Exterior motives

In Exterior | |

Don’t ignore a house because the outside’s ugly – buy it cheap, then give it a facelift.

You’ve found a house in the perfect location. It’s the right size and has a nice big kitchen, a garage, plenty of garden and lovely views. Trouble is, it’s the ugliest on the street. Do you carry on the search or forget about ticking all the boxes and buy it? With housing stock so low – down 60% on the boom years – that all the pretty properties are selling at a premium, it may be a long time before anything in the right spot comes up again.

So how about a bit of cosmetic surgery to transform your ugly duckling into a swan? It’s far from being a fairy tale: more and more buyers are using their imagination and investing in boring 1960s and 1970s boxes, at a much lower cost than more aesthetically pleasing alternatives, giving them a facelift and ending up with a dream house that’s worth a lot more.

Aesthetics count for a lot when it comes to value. Prices for houses with similar sizes and locations vary by an average of almost 15% on looks alone, with 1960s and 1970s styles at the lower end, according to research by Savills estate agency. External appearance ranked as the most important factor after the quality of the neighbourhood.

The recession has made dreary post-war suburban properties hard to shift, with prices falling 16% from the peak in London and 25% elsewhere. But it’s these homes that typically benefit most from a facelift. “They are often well laid out and spacious inside,” says the TV presenter and renovation expert Michael Holmes. He has transformed a 1960s house in Oxfordshire into an attractive Arts and Crafts-style home, covering the bricks with render, adding hung tiles on the upper storey and putting in cottage-style and oriel windows. His family lived there happily for three years before selling at a “healthy” profit.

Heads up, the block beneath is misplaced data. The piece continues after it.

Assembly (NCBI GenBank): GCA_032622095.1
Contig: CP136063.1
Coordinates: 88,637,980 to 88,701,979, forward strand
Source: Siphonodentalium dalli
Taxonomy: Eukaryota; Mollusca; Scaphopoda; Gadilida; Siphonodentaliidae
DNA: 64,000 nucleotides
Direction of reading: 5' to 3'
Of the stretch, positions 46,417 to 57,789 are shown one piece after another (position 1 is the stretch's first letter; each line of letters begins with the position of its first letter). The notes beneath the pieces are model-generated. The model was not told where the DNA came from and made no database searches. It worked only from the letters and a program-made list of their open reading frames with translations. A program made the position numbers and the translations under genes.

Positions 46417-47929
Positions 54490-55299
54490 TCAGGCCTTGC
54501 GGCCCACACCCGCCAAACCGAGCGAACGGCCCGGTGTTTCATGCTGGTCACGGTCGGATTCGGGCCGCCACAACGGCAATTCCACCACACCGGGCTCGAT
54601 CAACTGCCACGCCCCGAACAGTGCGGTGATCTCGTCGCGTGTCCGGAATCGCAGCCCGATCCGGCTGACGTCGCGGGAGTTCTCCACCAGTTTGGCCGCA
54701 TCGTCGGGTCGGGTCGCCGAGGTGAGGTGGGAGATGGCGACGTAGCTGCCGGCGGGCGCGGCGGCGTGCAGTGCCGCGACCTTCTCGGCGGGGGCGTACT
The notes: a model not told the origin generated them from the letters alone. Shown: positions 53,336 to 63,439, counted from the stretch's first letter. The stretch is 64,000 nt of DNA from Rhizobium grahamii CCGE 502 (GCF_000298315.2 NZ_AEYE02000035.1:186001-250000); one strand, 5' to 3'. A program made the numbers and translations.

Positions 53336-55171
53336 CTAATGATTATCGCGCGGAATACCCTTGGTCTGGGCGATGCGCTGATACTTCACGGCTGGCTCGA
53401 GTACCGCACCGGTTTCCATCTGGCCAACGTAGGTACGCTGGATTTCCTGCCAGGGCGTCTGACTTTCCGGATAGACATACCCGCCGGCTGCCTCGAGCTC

“You have to see what the shape of the building lends itself to,” he says. “Unfashionable houses with simple shapes are easiest to work with.”

That said, the potential in properties with zero kerb appeal may not be obvious. Antonia Quincey refused to get out of the car when she and her husband, Simon, drove up to view the house that is now their home. “I thought it was so ugly I couldn’t live in it,” she says. “It was a depressing ‘executive home’, built in the 1960s. There were seven in the cul-de-sac, and all had been altered and improved except this one.”

Apart from its looks, it had everything going for it. The location, in Great Missenden, Buckinghamshire, was perfect, near the area’s best schools. It had a big garden that backed onto fields, and plenty of living space. Antonia’s husband, Simon, 44, an IT consultant, convinced her that they could make improvements, and they had been gazumped on four houses already in the hot market of 2004, so they bought it.

Yet neither they nor their children, Alessandra, 14 and Dominic, 13, enjoyed living there. “I used to dread driving home,” admits Antonia, 46. “None of us felt happy. No matter how much you tell yourself it’s the inside that matters, what greets you when you come up your path has a profound effect.”

The solution? A bit of beauty therapy from Back to Front Exterior Design, a company based in Farnham, Surrey. The boring flat brick walls were given a smooth off-white render and the windows changed from plastic to wooden sashes. That, along with swapping the conservatory for a right-angled extension to relieve the flat box shape, transformed the property. “We would never have thought of putting the porch on the front, but it helps to give the house the wow factor,” Antonia says. “It’s totally changed how we feel about living here – we all love it now.”

Although the Quinceys have no intention of moving, they have doubled the value of the house. “Before the work started, in April 2008, it was valued at £500,000,” Antonia says. “Now it is £1m.” The cost of the work was “significantly less” than the increase in value.

Not all “ugly” houses will increase in value as much or as quickly, but in the long term the cost of the work should be cancelled out by a boost in price. Still, a full facelift doesn’t come cheap, so extending at the same time will make the project more worthwhile.

“We advise people to look at what the best houses are selling for in their street, so they can see the potential,” says George Hesse, who, with his wife, Yolande, set up Back to Front Exterior Design after transforming their own 1960s house. “Normally, the houses we do are post-war, but they’re not all 1960s and 1970s boxes. Some have been made ugly by bad extensions, bad cladding or the wrong windows. We have to undress the building.”